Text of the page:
Archive for April, 2009

Starting Up

Tuesday, April 21st, 2009

The old “I’m just publishing my book, not starting a business” fallacy has reared its head again. So, if you already know all there is to know about founding your press, go away. You’re going to be seriously bored by this post. Or, better, stay, and tell me what I omitted in the comments!

First, any time you’re getting money for anything, it’s a business. And no matter whether profit is your primary goal or not, if you don’t at least break even, you won’t be accomplishing any goals for long. Money does matter.

Now that we have that settled: you need to decide what type of company you should have. If you don’t choose at all, you have chosen a sole proprietorship. This is the default, but it’s not necessarily a good choice for you. Your other choices are partnerships (general or limited), LLCs and corporations (S-corps or general). My personal preference for most publishing companies is an S-Corp. Why? Because it has the most upside potential, and I’m an incurable optimist. If you become successful, converting an S-corp to a general corporation, and even eventually selling stock to the public is less of a seismic shift.

Corporations offer about as much protection of your personal assets as you’re going to get, assuming that you actually do the annual paperwork, and treat the company as a “real business.”

Digression: If liability is a concern, you should also get media and general umbrella liability policies, at a minimum. I am aware of exactly two agents in the U.S. who know media liability policies inside and out. Toddle on over to the Reference Desk’s web directory to find them.

With an S-Corp, you do have to file corporate tax forms, but the profits get passed straight through to stockholders’ personal income, so you’re not double taxed. In fact, if you pay yourself a reasonable salary, there’s a very nice little effect. The profits aren’t generally subject to employment taxes such as Social Security and Medicare. Just play it straight, and this can work out well.

You should probably do more research on this subject. Depending upon the size of your effort, you might want to consult a tax attorney, buy one of the many good books on the subject, or just do an Internet search.

Whatever form you choose, you will need an Employer Identification Number (EIN), whether or not you contemplate hiring employees. After all, you really don’t want to hand your Social Security number to anyone who asks, but you will have to supply some tax identification number, on request, to anyone who pays your company more than a few hundred dollars per year.

Next, look up the licensing requirements for your city, county and state. Remember to get a sales tax collection or vendor’s license and identification number. If you’re not setting up a formal business entity, such as a corporation of some kind or an LLC, then you will probably need to file DBA notices (Doing Business As) in some public record. Google is your friend when you are searching for the latest local regulations on such things.

Digression: Remember to file Use Tax on anything you buy without paying some state’s sales tax, if it’s not to be resold. Individuals are supposed to pay this, but rarely get caught if they fail. Companies are routinely caught, and the fines and penalties are quite painful.

Set up an accounting system, and one for handling your orders and your contact database. There will be other needs for information handling systems, policies and procedures, and you’ll need to adjust the ones you begin with as things grow, but you must have something in place before you launch, or you’ll be overwhelmed.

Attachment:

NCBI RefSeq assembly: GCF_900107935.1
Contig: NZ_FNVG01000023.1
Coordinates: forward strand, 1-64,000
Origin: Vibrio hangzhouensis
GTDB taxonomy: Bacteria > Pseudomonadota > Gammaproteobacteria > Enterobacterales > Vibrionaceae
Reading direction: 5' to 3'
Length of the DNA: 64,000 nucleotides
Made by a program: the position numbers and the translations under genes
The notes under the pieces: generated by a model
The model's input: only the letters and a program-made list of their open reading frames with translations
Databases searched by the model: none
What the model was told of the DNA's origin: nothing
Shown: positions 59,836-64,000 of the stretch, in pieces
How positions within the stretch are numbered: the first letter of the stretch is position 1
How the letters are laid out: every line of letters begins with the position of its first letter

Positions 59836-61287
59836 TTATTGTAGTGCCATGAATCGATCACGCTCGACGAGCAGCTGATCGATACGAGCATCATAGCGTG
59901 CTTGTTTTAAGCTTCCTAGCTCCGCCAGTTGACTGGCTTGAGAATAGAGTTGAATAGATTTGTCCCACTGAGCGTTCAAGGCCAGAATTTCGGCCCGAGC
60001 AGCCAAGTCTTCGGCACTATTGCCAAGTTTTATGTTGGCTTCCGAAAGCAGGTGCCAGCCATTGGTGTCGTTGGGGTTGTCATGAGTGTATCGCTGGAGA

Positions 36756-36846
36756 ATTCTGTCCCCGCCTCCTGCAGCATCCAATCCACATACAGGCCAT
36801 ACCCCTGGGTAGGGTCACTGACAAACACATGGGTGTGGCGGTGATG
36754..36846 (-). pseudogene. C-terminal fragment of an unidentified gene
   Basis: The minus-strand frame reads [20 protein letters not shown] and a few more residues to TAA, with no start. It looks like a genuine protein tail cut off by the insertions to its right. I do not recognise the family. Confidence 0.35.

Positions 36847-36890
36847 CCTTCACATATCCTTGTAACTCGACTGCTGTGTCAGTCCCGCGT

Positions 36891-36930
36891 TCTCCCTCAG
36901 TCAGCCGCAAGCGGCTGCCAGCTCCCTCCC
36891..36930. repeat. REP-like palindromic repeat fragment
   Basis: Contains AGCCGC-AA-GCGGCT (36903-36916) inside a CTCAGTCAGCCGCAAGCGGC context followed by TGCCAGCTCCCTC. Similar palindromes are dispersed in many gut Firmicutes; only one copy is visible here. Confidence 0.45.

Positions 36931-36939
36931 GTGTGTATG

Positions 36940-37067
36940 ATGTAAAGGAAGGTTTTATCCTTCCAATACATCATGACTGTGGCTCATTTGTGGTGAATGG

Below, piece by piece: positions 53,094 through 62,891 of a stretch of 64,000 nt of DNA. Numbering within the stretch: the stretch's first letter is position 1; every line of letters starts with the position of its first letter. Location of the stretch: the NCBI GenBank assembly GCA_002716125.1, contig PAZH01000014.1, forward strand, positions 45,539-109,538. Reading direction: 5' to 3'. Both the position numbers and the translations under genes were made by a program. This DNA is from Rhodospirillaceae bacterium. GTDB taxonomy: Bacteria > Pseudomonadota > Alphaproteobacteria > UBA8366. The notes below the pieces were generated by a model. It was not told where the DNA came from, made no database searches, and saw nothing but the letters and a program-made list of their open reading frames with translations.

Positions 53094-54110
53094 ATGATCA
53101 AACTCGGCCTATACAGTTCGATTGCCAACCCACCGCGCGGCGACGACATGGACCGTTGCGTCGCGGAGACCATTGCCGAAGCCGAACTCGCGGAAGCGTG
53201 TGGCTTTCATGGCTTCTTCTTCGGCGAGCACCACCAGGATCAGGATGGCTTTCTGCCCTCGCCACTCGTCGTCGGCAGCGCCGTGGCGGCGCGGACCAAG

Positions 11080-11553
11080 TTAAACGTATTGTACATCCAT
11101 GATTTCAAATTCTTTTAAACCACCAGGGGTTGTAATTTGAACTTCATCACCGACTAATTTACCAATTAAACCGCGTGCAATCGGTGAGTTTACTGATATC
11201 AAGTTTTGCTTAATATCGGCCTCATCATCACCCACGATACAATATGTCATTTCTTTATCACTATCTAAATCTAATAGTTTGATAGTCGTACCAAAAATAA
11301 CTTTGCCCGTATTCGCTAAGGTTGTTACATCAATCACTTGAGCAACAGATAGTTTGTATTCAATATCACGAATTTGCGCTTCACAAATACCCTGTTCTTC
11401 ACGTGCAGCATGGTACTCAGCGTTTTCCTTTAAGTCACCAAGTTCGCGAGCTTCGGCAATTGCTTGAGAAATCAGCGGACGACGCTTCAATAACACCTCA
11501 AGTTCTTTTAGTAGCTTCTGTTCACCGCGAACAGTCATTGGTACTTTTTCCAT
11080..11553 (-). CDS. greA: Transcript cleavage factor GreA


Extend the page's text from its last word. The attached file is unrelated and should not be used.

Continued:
And, no, a check book and and a shoe box are not enough!

The rest of the drill involves actually publishing the books and selling them. Those are fodder for other posts and for other people. I do hope, however, that this gives you a basic rundown on the launch of your business.

Google and the Big Publishers

Monday, April 20th, 2009

Why did the larger publishers settle with Google? It’s pretty simple, I think.

Google has a lot more money to fight on this issue than even large publishers can spare.

More, the precedent set when Google was sued for scanning and indexing web sites might seem to apply to books and book scanning. After all, judges aren’t usually from an intellectual property background. Even IP lawyers often don’t really understand all of the ramifications of an event in our complicated industry, and this infringement takes us deep into complex territory.

So, the publishers looked at those two pieces of information, and decided to settle for something rather than take the chance of spending unbelievable amounts for legal fees and in the end, losing an enormous amount.

Is this settlement better for them than for us? Of course it is. Is it better for all the parties who crafted it than it is for us? Naturally.

Is it the best deal we’re likely to get? Yes. Even if you pull your books out of the settlement, all you end up with is the right to sue. Google can, and probably will, still infringe your rights. If you sue, you will face the same Hobson’s choice that the larger publishers did.

Is this just? No. Is it right? No. Has Google failed in its pledge not to be “evil.” According to their lights, no. They see the action of rights holders as evil in preventing Google from accomplishing something that they feel is a great social good, when we’re (again, in Google’s view) acting only for our own gain.

This is one of those quasi-religious arguments where every side is convinced that it’s right. And it’s one where you may have to settle for what you can get, in order to avoid a Pyrrhic victory or an annihilating defeat.

Or so I see it.

Oh, and if you’re not a US author or US publisher, should you care? Oh, yes. Your books will be scanned just like ours, if they’re in a library here. And they probably are in one library or another.